Nabokov's Theatrical Imagination

Front Cover
Cambridge University Press, Jan 12, 2012 - Literary Criticism - 217 pages
0 Reviews
Drawing on a wealth of unpublished archival material, this study offers a comprehensive assessment of the importance of theatrical performance in Vladimir Nabokov's thinking and writing. Siggy Frank provides fresh insights into Nabokov's wider aesthetics and arrives at new readings of his narrative fiction. As well as emphasizing the importance of theatrical performance to our understanding of Nabokov's texts, she demonstrates that the theme of theatricality runs through the central concerns of Nabokov's art and life: the nature of fiction, the relationship between the author and his fictional world, textual origin and derivation, authorial control and textual property, literary appropriations and adaptations, and finally the transformation of the writer himself from the Russian émigré writer Sirin to the American novelist Nabokov.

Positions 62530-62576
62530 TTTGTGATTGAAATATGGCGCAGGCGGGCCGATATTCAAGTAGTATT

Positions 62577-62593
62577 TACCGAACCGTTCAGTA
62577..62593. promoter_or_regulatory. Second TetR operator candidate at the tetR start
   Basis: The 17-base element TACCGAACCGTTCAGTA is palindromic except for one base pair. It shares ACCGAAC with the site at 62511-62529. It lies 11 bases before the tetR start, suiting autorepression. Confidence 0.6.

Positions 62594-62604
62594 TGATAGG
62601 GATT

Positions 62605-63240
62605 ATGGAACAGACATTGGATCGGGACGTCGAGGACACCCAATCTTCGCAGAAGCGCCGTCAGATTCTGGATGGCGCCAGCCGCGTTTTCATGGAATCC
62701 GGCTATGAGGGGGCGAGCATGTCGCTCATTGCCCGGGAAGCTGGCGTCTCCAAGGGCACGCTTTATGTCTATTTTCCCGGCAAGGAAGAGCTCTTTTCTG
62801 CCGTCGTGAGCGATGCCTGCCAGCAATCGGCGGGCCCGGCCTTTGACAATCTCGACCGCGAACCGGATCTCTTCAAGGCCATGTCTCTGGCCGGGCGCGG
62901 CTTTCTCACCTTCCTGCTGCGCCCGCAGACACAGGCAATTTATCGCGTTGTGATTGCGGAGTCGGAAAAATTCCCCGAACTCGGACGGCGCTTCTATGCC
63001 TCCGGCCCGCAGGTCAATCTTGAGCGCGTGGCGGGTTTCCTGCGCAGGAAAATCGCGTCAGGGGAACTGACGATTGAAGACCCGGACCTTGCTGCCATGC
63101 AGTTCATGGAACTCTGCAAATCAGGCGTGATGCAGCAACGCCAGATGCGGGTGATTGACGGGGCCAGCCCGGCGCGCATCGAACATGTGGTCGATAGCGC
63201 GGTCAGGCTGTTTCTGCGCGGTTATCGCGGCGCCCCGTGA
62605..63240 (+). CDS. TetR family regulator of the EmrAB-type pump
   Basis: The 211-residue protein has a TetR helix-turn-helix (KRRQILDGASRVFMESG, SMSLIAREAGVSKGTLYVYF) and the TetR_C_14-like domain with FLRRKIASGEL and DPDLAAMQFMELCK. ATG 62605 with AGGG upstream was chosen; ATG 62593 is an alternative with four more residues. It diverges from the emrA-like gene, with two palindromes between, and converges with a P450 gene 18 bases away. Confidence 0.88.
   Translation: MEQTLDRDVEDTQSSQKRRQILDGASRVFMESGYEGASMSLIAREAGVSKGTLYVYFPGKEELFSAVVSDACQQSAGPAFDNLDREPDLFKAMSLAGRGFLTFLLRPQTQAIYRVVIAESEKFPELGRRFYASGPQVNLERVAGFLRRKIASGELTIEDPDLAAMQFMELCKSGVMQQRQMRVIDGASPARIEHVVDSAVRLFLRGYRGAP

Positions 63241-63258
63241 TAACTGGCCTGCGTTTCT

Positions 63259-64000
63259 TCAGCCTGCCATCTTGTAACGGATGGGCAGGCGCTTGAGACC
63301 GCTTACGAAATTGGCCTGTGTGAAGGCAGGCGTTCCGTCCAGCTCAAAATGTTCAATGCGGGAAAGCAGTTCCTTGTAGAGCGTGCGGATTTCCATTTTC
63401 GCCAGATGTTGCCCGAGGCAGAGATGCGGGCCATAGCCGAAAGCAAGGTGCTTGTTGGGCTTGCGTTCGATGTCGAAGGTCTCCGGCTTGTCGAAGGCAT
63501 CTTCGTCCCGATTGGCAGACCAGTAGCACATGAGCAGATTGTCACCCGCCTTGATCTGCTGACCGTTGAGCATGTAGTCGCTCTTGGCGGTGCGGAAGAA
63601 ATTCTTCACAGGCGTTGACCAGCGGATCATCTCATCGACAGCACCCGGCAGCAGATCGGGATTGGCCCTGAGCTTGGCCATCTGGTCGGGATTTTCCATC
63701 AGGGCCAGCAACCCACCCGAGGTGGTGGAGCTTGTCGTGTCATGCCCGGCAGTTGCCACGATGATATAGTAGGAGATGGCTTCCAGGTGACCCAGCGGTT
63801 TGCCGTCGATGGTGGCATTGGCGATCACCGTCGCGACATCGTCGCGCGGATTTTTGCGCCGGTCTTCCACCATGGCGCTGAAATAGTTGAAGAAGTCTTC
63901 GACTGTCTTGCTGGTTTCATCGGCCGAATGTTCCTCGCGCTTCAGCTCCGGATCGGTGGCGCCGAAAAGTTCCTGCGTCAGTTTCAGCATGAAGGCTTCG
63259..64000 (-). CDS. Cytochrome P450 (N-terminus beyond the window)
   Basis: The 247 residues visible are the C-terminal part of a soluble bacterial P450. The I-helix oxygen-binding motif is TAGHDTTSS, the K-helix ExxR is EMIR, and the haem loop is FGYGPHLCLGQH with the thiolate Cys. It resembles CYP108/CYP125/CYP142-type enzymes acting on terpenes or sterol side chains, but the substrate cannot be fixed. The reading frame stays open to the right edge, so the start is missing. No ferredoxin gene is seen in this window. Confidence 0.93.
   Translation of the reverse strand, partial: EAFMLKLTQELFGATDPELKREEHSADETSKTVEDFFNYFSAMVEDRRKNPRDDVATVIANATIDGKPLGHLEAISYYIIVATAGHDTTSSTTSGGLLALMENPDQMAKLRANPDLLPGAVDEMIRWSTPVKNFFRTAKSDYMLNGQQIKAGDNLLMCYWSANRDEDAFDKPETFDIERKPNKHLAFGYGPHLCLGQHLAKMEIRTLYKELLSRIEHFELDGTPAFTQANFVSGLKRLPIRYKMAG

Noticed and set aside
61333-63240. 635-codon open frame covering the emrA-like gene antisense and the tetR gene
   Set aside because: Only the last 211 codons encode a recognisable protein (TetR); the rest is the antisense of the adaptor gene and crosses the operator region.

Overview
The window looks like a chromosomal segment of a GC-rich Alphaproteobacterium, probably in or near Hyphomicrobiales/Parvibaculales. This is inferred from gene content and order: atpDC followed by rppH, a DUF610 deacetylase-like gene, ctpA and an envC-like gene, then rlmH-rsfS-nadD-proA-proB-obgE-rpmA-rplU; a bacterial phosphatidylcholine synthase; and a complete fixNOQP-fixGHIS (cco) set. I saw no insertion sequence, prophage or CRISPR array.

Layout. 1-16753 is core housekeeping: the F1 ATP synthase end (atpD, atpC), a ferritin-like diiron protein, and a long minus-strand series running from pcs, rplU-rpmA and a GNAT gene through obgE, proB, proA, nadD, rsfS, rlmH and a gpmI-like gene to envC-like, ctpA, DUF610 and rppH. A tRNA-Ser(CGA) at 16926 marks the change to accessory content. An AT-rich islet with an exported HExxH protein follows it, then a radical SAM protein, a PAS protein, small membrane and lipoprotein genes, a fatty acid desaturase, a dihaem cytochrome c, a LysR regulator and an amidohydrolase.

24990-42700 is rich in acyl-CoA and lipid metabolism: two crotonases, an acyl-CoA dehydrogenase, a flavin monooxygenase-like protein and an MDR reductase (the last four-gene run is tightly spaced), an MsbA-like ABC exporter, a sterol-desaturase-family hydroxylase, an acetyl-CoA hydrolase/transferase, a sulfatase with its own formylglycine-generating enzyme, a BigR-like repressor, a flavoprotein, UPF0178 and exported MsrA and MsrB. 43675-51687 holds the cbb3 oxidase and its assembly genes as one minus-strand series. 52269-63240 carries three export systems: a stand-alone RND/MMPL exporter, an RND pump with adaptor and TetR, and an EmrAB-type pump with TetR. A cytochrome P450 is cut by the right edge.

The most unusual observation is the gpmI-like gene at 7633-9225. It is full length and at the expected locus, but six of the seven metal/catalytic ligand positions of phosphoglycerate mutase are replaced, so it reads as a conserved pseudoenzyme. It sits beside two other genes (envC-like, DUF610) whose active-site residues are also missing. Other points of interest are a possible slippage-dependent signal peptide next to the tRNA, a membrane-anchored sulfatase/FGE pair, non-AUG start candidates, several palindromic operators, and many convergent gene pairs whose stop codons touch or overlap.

What people are saying - Write a review

We haven't found any reviews in the usual places.

Contents

Introduction
1
The Man from the USSR The Event and Invitation to a Beheading
67
performing identities
187
Bibliography
195
Index
213
Copyright

Other editions - View all

Common terms and phrases

About the author (2012)

Siggy Frank is Lecturer in Russian Studies at the University of Nottingham.

Bibliographic information